TAMPA, Fla. – When Elsa reached sustained winds of 85 mph last week, it became the strongest July storm in the Caribbean Sea since Hurricane Emily in 2005. Four days later, it would brush past the Tampa Bay coastline, dumping plenty of rain, but leaving the region mostly unscathed.
It was a hurricane that formed far earlier than forecasters anticipated, in during what is expected to be an above average Atlantic hurricane season. After last year’s record-breaking season with 30 named storms, are earlier storms the new normal?
“In general, early season Atlantic hurricane activity has very little correlation with overall Atlantic hurricane activity. But when this activity occurs in the tropics, that is typically a harbinger of a very active season,” said Phil Klotzbach, the lead researcher at Colorado State University, which updated its 2021 hurricane season predictions last week to include more storms. In April, the university predicted 17 named storms and eight hurricanes this year, but it increased its forecast to 20 named storms and nine hurricanes on Thursday.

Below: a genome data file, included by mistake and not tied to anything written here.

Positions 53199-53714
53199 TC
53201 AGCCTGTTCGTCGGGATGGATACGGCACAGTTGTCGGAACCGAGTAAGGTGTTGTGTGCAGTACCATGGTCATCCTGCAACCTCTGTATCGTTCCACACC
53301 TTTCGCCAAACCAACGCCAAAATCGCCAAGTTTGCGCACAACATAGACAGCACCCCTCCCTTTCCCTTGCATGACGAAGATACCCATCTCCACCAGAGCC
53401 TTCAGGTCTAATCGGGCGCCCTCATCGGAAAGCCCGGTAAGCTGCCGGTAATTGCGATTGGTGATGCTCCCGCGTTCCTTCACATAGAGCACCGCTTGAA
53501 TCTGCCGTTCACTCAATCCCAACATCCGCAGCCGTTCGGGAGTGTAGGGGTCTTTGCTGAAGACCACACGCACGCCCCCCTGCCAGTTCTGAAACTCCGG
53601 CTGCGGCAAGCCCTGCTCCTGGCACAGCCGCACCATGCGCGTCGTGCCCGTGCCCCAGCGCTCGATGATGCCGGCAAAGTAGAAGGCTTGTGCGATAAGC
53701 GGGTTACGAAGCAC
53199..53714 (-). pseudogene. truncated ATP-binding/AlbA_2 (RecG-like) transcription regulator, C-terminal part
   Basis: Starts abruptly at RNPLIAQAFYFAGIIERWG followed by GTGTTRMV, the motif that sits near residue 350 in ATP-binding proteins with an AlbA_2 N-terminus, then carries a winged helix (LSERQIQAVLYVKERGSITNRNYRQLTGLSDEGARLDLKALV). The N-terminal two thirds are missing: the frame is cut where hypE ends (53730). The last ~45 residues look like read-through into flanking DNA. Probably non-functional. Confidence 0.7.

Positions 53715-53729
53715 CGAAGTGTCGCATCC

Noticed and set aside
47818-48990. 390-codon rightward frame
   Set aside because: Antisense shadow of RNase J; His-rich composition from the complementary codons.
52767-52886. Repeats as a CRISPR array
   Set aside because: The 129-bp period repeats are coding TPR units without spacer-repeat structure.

Hurricane Elsa’s movement and formation was cited as one of the main reasons for the updated forecast, Klotzbach said.
Elsa became a hurricane south of the Tropic of Cancer in the Atlantic Ocean, which some researchers found concerning. A hurricane forming in this area before Aug. 1 has only occurred six times in recorded history. In each of those seasons, the National Hurricane Center would go on to classify the year as “hyperactive.”
Like last year, Klotzbach said the latest increase in projected storms was necessary because of conditions becoming more conducive for storm formation.